Editor’s note: Missioner Sabrina invites us in to her inner world by reflecting on her relationship with God, her journey on mission, and a poem by Kahlil Gibran that illustrates her emotions during this turbulent time in her life right now.
Today I want to speak to you, God, to she, to the feminine, to the one I know listens, understands, and holds all things. God, you have been so silent recently. I don’t doubt your existence, but I struggle to feel your presence. I logically know it is there (whatever it is), but I find it very hard to feel it in my being. To walk this path of life with the sense that I am a beloved daughter–a beautiful creation of you, of God–and to accept this knowledge are two things I struggle with immensely. I know you are there–you have to be there. You make me strong, compassionate, calm, loving, empathetic. You are the source of all goodness. I just can’t seem to figure out where all the bad fits in.
I am wondering about how small-minded we humans can be, how we fall so easily into a cycle of retribution, how we lack compassion. In my low moments, I will try to attribute all this to the Bolivian culture, but I know this is not true. I would encounter the same type of people and frustration in the United States. It is just very challenging to be growing interiorly and to be awakening to so many things, during this time of my life that I just so happen to be in Bolivia. Or, maybe Bolivia is the cause of all the deconstruction and of the slow, broken attempts at reconstruction in my life. The poem below better illustrates the process happening inside me now:
How I Became a Madman (Prologue)
You ask me how I became a madman. It happened thus: One day, long before many gods were born, I woke from a deep sleep and found all my masks were stolen,—the seven masks I have fashioned and worn in seven lives,—I ran maskless through the crowded streets shouting, “Thieves, thieves, the cursed thieves.”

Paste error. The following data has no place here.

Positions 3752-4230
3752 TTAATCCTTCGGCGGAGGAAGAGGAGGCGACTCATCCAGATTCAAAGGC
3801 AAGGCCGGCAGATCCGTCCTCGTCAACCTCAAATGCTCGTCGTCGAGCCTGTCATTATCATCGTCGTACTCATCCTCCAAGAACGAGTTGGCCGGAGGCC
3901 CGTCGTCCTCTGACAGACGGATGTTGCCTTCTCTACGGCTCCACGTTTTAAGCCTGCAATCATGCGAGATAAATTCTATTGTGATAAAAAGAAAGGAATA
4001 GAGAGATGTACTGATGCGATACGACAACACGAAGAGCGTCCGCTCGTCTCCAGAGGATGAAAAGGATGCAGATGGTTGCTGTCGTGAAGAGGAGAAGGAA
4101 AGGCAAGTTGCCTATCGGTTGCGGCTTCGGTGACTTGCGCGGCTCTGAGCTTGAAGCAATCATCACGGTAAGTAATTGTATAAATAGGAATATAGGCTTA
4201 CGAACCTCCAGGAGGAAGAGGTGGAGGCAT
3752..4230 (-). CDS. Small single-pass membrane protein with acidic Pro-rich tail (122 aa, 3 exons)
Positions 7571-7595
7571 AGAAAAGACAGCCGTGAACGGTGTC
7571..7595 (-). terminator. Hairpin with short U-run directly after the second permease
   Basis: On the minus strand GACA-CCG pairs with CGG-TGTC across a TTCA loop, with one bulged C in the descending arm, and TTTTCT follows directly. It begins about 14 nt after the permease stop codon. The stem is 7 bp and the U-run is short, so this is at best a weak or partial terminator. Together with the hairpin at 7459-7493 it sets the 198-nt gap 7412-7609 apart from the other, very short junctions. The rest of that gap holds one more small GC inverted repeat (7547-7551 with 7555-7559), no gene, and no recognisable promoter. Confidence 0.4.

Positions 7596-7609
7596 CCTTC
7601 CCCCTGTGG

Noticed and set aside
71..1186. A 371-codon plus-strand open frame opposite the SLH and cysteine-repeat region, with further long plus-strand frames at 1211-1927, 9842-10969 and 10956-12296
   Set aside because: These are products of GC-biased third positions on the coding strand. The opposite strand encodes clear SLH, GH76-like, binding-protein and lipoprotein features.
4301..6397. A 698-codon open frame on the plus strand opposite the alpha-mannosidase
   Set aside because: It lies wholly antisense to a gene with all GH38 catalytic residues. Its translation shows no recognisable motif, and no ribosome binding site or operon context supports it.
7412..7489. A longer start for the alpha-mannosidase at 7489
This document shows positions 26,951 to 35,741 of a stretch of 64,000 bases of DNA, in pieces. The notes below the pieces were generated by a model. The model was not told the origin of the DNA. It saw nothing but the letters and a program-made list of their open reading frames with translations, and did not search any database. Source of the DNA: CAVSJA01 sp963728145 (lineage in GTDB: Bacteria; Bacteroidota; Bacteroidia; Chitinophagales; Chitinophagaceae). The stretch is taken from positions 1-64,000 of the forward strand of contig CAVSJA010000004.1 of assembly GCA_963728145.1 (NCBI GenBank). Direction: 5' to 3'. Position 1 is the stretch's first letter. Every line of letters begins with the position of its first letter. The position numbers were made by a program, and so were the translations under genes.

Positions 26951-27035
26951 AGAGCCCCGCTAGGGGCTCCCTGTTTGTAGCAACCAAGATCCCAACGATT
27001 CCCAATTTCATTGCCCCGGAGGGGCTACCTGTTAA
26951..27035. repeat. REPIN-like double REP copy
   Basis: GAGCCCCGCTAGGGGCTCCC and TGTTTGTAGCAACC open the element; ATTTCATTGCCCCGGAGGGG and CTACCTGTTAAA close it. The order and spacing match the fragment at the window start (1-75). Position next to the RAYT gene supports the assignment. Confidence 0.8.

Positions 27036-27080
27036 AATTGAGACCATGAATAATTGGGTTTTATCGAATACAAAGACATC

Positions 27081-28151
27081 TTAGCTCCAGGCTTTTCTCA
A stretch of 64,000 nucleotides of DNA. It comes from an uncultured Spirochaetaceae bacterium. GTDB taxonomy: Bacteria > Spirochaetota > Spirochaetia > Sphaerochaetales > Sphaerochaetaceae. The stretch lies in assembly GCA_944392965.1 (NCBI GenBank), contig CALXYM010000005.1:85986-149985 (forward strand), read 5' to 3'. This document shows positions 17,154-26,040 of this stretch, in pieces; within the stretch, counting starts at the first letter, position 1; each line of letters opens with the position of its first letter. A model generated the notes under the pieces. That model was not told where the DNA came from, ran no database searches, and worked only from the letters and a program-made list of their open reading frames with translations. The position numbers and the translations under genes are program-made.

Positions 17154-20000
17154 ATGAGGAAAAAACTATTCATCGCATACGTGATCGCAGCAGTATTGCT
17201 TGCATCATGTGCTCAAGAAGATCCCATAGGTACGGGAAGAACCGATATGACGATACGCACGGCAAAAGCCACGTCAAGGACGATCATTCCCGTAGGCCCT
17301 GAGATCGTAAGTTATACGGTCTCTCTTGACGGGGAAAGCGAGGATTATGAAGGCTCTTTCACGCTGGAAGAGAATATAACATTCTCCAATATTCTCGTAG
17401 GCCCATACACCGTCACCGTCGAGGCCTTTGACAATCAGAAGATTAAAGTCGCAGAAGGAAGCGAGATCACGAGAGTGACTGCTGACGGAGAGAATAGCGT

Men and women laughed at me and some ran to their houses in fear of me.
And when I reached the market place, a youth standing on a house-top cried, “He is a madman.” I looked up to behold him; the sun kissed my own naked face for the first time. For the first time the sun kissed my own naked face and my soul was inflamed with love for the sun, and I wanted my masks no more. And as if in a trance I cried, “Blessed, blessed are the thieves who stole my masks.”
Thus I became a madman.
And I have found both freedom and safety in my madness; the freedom of loneliness and the safety from being understood, for those who understand us enslave something in us.
But let me not be too proud of my safety. Even a Thief in a jail is safe from another thief.
My masks are falling off, and I am feeling the beautiful, strong Bolivian sun on my naked face for the first time. But let me not be too proud of this because I know there will be future masks to confront on the endless journey to my true, authentic self. But who’s to say what will happen next? Maybe putting words to my experience just diminishes the deconstruction and reconstruction that’s happening here in Bolivia.
Reflection: How do you find God in the hard times? In what ways has each experience brought you closer to discovering your authentic self?